What to do when this inevitably happens to you.
Similar to our fingernails, dogs are equipped with nails of their own. In dogs and cats, they are more appropriately referred to as claws. The total number that they have ranges from 16–20 depending on if they’re blessed with dewclaws or not. The potential issues that come with having claws are effectively the same as what we face with our nails.
For starters, they require trimming from time to time to keep them from overgrowing. I was recently faced with a more dramatic problem than a simple prophylactic nail trim, though. In the late evening, I received a text message and a somewhat graphic picture from a friend of mine asking what they should do about their dog’s broken nail. If you’ve ever experienced this issue before you know that it can be an absolute mess due to the profound blood supply to the structures beneath the claw. A good, clean break of the claw will bleed extensively. Add to that, the discomfort that comes along with a broken claw, and you’ve got a rough experience for your furry friend.
That being said, a broken nail would rarely constitute a medical emergency. Unless your dog has an underlying condition that prevents them from controlling their blood loss adequately, the amount of blood you see is unlikely to be problematic. Your carpet, couch, and car upholstery on the other hand could be in serious trouble.
So, is a broken nail something that warrants an immediate trip to the veterinarian?
If the break happens in the middle of the day, it’s probably worth trying to get in with your primary vet so that they can remove the broken piece of nail and place a bandage. This will sometimes require a little sedation, depending on the severity and the amount of stress your pet feels. If the broken portion of the claw has completely fallen off, then there is really nothing medically necessary to be done. Placement of a bandage is still common in this scenario and simply protects the exposed, sensitive tissue until the body can lay down its own protection. It has the added benefit of protecting your soft or absorptive surfaces by keeping your little pup from re-traumatizing the area and causing the bleeding to start anew. Your veterinarian may also send a few days of an anti-inflammatory home which can help with the pain.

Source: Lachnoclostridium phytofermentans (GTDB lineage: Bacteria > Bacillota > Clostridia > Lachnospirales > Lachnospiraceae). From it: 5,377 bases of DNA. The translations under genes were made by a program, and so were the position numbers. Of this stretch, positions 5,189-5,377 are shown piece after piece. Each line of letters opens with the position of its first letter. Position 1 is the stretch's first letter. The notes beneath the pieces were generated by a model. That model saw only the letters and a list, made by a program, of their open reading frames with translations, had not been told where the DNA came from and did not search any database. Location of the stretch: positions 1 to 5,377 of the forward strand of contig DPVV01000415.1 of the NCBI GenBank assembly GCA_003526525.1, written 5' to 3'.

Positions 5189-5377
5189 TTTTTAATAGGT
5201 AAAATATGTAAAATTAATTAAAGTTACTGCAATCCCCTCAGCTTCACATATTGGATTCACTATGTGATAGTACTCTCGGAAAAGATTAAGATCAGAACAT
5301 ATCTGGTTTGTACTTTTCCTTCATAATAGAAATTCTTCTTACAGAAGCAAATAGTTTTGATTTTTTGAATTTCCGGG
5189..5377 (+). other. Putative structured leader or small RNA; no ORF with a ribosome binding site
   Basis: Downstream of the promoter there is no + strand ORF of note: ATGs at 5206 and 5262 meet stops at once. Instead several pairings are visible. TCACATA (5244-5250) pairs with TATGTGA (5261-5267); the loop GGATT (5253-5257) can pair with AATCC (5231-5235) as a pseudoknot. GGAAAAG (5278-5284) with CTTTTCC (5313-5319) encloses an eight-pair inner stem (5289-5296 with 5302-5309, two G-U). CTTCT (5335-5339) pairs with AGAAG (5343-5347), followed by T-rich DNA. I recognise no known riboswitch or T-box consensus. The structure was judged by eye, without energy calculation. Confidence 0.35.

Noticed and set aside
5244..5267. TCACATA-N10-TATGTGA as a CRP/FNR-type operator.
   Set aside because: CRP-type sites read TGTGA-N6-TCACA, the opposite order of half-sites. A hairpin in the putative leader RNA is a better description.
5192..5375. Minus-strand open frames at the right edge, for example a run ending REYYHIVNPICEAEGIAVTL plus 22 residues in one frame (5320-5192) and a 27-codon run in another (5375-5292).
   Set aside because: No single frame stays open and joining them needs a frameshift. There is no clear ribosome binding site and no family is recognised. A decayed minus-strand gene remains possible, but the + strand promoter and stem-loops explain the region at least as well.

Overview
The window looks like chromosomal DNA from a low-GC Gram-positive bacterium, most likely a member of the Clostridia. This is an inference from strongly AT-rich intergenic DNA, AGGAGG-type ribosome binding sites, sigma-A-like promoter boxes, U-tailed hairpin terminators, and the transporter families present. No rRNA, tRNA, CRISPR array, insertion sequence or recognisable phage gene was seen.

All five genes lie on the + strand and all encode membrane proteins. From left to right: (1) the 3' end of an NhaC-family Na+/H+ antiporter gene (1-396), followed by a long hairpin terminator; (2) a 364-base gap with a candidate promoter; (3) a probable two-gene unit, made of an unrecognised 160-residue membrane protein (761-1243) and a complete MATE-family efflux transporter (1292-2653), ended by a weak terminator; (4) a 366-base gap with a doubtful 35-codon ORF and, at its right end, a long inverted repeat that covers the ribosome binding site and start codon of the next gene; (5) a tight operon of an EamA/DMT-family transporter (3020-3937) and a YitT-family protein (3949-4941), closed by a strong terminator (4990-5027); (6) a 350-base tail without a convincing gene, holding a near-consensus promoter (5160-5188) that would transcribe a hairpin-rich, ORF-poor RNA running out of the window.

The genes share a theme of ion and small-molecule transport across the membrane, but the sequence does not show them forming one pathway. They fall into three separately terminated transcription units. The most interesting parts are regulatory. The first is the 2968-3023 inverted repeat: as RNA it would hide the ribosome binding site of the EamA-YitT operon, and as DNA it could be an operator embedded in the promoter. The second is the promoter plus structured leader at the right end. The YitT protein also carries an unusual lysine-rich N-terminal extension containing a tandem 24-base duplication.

If you encounter this injury in the middle of the night or after hours, you can usually get away with placing a light wrap around the affected limb at home. You can reassess how it looks and how your dog feels in the morning and decide whether you’d like to see your primary vet then. Usually, within 24–48 hours, the paw feels as if nothing’s happened and your dog will be back to normal. The claw itself; however, can take several weeks to months to fully grow back, similar to if you, for example, smash your own finger under a hammer and lose your nail.
Fortunately, these wounds seldom become infected and require antibiotics. I believe in my three years of practice I have had to treat just one broken nail with antibiotics. All of the rest healed on their own with limited intervention.
While this injury can be a bloody mess and can cause your pet some discomfort, it rarely constitutes a medical emergency. With the added volume hitting our emergency centers nowadays (at least in my area); I know from experience that many owners are being turned away with pets that have broken claws. If you do choose to bring your pet to an emergency center for this you will generally have an extensive wait time. Often, by the time that you’re seen the bleeding has long since stopped anyway.
Broken claws are an extremely common injury in dogs and while they are scary, they are often something that can be managed at home. Hopefully, this helps provide some peace of mind the next time you encounter this injury. While the bleeding, and injury itself, can appear quite concerning most dogs shake off any discomfort and pain within a couple of days. Thanks for reading!
Note: This is a generalization of a common injury in dogs. Some instances can constitute more severe injury and, as mentioned, rarely could a life-threatening outcome result. If you are ever worried about your pet, you should seek the advice of your veterinarian.